Paying more for the loan
Subprime borrowers pay about $5,200 more in the first four years for broker-originated mortgages than loans direct from the lender, said the center. "Near-prime" borrowers pay a $1,300 premium. Prime borrowers, on the other hand, see a small savings. The center said it based its conclusions on an analysis of 1.7 million mortgages issued between 2004 and 2006.
From the report, which you can read HERE:
People with weaker credit scores naturally pay more for mortgages than people with strong scores. However, it is very difficult for borrowers with weaker credit or less experience in financial matters to know precisely how much more is appropriate, especially since, unlike prime rates, subprime rates are not generally publicly available. In addition, subprime loans tend to be much more complex than the fixed-rate mortgages that have long dominated the prime market, making their costs more difficult for borrowers to compare.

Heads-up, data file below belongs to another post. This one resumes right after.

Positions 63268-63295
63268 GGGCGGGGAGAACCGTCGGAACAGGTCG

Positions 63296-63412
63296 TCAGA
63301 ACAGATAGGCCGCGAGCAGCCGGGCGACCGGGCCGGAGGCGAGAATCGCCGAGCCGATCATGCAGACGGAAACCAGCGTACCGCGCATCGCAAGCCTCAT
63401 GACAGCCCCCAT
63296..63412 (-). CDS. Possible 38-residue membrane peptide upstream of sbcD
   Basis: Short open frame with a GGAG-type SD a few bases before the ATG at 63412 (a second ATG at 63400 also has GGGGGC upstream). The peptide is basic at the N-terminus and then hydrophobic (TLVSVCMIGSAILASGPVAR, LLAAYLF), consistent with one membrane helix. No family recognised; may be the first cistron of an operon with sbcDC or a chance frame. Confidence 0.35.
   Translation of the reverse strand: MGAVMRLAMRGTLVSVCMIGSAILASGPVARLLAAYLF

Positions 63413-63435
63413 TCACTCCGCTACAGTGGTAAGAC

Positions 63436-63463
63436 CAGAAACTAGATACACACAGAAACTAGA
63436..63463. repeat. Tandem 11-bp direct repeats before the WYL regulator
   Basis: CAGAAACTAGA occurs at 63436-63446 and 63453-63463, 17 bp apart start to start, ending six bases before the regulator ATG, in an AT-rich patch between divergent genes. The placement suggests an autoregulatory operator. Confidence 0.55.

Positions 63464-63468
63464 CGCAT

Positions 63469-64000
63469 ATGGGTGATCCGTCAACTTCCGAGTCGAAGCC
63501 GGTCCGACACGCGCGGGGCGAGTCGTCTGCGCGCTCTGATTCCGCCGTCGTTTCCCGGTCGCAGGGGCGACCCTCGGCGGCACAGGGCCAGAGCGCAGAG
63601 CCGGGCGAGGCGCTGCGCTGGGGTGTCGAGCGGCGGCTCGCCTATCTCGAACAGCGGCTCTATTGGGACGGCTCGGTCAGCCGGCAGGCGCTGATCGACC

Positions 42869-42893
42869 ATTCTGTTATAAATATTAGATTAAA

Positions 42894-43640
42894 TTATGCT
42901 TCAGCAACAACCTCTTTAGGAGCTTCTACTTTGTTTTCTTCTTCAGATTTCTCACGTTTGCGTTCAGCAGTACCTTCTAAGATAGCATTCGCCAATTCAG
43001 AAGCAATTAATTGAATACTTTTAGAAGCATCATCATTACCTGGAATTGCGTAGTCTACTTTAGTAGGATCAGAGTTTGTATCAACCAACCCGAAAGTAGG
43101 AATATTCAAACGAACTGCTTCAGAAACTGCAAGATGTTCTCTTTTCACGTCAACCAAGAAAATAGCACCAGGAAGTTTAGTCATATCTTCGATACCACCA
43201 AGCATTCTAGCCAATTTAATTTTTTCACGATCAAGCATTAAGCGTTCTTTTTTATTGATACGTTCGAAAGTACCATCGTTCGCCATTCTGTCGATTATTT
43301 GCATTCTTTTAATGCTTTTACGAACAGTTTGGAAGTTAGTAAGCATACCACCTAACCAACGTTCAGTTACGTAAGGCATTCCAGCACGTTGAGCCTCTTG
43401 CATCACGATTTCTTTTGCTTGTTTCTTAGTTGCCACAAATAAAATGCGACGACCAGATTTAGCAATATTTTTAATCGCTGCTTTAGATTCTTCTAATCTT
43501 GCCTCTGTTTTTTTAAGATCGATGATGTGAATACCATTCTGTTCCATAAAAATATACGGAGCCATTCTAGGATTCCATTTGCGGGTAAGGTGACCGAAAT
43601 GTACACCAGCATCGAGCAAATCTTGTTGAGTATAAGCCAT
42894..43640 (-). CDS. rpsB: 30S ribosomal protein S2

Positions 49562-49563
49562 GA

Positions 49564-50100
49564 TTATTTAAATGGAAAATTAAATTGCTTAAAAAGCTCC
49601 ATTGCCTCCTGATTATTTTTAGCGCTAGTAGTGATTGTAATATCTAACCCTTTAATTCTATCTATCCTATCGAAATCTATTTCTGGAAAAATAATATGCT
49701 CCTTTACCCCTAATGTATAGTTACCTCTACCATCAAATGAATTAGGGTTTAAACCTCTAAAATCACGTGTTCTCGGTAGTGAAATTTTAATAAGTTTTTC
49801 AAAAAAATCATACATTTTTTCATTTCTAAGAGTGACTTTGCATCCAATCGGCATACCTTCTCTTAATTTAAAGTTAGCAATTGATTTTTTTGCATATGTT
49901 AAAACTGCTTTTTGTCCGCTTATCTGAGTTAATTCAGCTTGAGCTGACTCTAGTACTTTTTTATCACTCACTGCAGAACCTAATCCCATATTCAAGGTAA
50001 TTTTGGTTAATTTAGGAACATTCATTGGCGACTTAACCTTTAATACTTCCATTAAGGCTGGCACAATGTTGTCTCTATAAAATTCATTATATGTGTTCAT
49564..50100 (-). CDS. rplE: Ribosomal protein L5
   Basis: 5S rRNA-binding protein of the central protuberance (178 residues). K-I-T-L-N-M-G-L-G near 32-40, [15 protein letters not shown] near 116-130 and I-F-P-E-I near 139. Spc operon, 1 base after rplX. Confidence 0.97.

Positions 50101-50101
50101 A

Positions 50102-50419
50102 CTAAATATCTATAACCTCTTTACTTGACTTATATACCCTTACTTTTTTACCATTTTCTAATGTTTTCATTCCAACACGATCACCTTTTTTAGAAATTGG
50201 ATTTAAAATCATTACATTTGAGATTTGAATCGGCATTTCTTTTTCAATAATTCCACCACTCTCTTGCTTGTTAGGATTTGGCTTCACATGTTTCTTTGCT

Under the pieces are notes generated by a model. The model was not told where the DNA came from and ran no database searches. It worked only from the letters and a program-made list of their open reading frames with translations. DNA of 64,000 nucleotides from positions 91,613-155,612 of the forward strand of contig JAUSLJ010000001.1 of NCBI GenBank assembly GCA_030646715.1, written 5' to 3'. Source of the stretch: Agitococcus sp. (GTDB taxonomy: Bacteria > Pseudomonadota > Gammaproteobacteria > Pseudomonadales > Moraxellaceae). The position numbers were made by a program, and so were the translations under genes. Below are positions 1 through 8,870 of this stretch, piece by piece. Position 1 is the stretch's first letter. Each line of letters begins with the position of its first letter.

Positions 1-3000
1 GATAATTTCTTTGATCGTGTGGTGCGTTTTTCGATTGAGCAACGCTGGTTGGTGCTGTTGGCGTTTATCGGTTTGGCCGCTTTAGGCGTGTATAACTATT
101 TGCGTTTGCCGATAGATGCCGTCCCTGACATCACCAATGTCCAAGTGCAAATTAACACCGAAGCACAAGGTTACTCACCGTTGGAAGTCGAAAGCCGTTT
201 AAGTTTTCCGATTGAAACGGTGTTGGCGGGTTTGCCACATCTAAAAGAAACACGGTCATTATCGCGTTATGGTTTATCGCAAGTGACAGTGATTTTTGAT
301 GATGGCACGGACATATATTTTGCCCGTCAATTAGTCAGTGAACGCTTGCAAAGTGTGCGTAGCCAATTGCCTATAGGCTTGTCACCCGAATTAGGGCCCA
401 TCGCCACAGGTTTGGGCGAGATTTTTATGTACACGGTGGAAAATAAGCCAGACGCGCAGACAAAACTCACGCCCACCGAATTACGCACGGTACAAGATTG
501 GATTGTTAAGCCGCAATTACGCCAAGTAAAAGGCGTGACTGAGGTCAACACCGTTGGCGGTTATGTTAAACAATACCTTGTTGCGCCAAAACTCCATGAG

Accordingly, we hypothesize that brokers have been able to take advantage of this situation by emphasizing maximum revenues per loan for subprime borrowers. While retail lenders are probably not immune from these dynamics, we believe the effects on the costs of retail loans are less pronounced due to more regulation, better internal controls, and concerns about reputational risk.
UPDATE: Late Tuesday evening, the National Association of Mortgage Brokers issued a press release decrying the study.
The trade group's president, George Hanzimanolis, said in a statement that "we are greatly concerned by its misrepresentations of the broker compensation structure, the competitive nature of the mortgage business, and the over simplification of this complex industry. The researchers’ use of conjecture regarding broker behavior is ill-founded and unsupported, and raises questions about the methodology they employed to arrive at their conclusions."